AMANPOUR: A payoff.

GILL: I mean, just being able to hold on to your bowels for 40 days is -- I don't care.

AMANPOUR: Is that it? There's no sort of.

GILL: That's it. I also think the idea of not feeding yourself and going on hunger strike is sort of tasteless. You know, as we speak, Aung San Suu Kyi is in Burma on hunger strike. This is what the Irish did today for the Republican Movement in Ireland. I think doing it as a joke in a box over the Thames is not funny, not magic.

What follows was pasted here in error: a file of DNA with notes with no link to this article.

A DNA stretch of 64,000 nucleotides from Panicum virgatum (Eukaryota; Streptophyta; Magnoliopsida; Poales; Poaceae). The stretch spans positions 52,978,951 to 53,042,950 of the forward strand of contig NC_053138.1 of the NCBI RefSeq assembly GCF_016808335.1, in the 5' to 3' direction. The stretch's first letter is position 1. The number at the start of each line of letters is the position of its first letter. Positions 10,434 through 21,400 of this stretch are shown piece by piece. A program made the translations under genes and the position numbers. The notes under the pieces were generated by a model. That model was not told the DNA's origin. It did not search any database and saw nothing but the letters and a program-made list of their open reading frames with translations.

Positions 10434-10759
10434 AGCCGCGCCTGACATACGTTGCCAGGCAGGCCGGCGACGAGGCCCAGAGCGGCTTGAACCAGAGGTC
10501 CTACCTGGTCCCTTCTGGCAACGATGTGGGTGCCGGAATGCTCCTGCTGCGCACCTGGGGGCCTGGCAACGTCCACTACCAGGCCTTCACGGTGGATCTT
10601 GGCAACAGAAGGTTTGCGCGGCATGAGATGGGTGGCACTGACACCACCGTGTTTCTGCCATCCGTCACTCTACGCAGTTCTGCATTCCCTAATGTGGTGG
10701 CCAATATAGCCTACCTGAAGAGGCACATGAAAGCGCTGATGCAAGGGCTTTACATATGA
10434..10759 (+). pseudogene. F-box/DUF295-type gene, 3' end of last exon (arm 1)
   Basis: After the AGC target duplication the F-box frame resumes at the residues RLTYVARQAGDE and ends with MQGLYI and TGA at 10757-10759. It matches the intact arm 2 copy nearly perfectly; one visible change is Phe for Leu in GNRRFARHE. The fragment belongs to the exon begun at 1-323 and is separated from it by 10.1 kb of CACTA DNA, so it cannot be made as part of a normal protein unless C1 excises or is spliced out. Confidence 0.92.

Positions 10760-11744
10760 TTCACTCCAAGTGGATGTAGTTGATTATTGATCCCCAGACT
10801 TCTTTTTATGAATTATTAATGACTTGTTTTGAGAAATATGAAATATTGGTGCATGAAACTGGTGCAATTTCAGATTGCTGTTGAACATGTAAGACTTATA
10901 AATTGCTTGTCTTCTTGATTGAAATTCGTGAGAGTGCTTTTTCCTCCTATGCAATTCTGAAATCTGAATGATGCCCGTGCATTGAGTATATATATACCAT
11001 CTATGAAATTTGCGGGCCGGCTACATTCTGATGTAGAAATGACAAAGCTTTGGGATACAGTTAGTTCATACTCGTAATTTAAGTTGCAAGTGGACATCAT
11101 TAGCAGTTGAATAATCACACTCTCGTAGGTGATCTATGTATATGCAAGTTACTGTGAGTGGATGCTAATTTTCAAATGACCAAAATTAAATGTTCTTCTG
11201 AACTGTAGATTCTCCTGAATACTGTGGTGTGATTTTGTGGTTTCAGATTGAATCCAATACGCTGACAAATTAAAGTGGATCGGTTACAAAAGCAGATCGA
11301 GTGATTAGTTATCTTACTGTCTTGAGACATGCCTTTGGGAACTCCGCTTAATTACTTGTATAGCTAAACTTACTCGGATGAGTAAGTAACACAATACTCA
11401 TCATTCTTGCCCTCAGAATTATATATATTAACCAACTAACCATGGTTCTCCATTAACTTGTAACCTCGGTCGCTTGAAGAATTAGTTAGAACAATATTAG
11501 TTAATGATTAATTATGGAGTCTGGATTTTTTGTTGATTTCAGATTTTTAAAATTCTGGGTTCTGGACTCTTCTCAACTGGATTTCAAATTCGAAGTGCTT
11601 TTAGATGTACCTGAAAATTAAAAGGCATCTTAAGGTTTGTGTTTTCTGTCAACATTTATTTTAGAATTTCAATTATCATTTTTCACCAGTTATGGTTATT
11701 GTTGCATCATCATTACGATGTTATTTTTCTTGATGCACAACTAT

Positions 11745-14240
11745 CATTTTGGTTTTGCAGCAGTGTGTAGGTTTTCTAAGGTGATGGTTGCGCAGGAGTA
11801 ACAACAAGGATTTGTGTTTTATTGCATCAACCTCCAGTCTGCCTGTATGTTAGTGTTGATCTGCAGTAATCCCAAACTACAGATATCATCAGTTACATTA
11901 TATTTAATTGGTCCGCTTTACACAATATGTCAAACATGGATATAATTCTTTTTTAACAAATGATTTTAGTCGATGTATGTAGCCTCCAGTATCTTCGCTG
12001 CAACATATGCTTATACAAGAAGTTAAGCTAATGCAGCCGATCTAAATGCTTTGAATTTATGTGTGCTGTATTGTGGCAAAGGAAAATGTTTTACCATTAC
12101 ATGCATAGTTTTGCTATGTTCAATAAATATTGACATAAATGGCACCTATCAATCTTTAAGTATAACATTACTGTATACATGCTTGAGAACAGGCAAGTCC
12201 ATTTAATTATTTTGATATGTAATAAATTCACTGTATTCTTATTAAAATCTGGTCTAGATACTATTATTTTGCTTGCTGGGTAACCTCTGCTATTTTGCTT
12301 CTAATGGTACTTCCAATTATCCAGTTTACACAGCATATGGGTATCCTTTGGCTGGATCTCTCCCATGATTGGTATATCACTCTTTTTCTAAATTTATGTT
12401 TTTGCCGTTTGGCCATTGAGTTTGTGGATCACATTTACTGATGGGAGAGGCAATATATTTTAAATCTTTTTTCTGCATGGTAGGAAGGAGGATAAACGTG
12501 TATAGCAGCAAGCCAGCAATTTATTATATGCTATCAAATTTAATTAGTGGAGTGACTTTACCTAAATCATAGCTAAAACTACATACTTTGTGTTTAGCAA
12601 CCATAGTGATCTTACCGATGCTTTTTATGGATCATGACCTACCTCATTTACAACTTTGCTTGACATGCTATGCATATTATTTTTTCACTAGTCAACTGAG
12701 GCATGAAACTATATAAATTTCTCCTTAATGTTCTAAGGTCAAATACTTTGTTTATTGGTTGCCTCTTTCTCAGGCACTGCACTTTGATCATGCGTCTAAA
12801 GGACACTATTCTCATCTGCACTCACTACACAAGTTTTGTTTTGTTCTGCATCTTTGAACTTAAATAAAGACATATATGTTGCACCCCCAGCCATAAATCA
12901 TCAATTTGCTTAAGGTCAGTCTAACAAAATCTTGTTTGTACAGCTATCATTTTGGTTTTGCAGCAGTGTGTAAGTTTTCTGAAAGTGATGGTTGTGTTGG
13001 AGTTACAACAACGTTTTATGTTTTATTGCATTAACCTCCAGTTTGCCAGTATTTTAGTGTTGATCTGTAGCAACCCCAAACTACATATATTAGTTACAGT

AMANPOUR: Not funny. Tasteless.

Adrian, thank you very much. AA Gill, our regular contributor.

And that is all for this edition of INTERNATIONAL CORRESPONDENTS. Tune in again next time for another look at how the media are covering the big issues and some of the not-so-big issues.

I'm Christiane Amanpour. Thank you for joining us.

END